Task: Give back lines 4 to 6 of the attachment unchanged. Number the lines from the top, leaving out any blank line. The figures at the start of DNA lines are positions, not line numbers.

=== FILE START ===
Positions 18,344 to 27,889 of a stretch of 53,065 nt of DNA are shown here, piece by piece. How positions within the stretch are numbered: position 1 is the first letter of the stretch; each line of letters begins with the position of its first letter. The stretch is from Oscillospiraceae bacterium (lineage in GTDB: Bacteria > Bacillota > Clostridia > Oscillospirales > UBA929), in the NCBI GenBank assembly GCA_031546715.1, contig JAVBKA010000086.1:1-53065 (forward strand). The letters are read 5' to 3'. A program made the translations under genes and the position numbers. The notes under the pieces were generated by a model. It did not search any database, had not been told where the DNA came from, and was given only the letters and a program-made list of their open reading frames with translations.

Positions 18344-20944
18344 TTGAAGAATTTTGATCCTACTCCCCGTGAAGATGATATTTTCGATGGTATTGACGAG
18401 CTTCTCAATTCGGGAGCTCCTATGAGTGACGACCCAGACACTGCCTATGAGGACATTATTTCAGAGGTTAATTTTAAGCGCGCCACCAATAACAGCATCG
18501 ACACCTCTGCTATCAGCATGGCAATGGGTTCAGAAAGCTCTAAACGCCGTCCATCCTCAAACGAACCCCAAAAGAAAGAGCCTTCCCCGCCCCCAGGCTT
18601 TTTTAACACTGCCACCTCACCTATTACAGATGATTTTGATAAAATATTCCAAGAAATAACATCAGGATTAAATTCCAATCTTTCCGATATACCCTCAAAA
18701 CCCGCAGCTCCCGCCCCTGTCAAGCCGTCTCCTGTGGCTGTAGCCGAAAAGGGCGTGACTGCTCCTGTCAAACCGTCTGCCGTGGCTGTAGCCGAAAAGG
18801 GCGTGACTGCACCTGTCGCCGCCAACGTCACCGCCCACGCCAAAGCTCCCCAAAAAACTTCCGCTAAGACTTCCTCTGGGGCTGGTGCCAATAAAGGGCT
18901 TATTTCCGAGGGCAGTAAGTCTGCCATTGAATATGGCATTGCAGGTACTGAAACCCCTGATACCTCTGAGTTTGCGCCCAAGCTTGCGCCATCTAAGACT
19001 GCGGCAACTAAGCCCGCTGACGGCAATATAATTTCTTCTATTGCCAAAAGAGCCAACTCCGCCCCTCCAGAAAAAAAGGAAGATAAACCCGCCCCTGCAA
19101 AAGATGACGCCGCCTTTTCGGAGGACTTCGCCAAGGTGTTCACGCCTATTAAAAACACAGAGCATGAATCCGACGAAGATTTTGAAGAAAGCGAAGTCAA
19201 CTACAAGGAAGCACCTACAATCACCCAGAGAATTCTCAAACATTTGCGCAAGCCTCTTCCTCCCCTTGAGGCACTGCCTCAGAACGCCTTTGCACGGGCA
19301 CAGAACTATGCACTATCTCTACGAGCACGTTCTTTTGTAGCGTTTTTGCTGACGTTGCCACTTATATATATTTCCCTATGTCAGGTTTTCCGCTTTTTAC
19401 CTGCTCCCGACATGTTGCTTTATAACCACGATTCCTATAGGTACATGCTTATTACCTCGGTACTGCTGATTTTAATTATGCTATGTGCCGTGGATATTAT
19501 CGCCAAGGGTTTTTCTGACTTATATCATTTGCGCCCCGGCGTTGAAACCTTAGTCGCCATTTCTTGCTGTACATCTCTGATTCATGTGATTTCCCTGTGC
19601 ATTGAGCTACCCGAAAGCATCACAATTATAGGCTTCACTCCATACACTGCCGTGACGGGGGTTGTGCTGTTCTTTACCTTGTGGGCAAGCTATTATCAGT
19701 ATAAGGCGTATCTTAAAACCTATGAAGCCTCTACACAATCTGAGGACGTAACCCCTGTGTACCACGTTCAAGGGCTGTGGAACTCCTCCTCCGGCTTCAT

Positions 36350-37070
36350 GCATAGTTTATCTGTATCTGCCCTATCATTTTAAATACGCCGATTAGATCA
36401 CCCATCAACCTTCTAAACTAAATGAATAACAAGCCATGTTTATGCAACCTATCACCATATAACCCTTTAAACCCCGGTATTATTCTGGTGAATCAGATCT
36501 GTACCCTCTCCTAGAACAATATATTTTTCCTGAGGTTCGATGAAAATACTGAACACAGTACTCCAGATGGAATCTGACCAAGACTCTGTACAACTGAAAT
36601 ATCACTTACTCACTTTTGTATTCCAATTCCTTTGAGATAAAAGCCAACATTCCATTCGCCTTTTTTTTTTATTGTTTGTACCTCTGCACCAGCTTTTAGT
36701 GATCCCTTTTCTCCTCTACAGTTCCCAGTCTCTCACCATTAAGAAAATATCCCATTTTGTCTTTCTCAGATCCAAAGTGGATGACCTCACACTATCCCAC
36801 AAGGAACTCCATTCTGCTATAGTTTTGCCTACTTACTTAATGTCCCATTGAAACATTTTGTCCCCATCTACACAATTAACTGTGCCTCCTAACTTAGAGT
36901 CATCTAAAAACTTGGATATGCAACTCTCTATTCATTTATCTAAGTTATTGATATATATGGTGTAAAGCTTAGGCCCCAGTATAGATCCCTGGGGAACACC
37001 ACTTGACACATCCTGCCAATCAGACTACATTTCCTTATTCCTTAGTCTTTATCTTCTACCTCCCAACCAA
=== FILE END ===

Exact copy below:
18401 CTTCTCAATTCGGGAGCTCCTATGAGTGACGACCCAGACACTGCCTATGAGGACATTATTTCAGAGGTTAATTTTAAGCGCGCCACCAATAACAGCATCG
18501 ACACCTCTGCTATCAGCATGGCAATGGGTTCAGAAAGCTCTAAACGCCGTCCATCCTCAAACGAACCCCAAAAGAAAGAGCCTTCCCCGCCCCCAGGCTT
18601 TTTTAACACTGCCACCTCACCTATTACAGATGATTTTGATAAAATATTCCAAGAAATAACATCAGGATTAAATTCCAATCTTTCCGATATACCCTCAAAA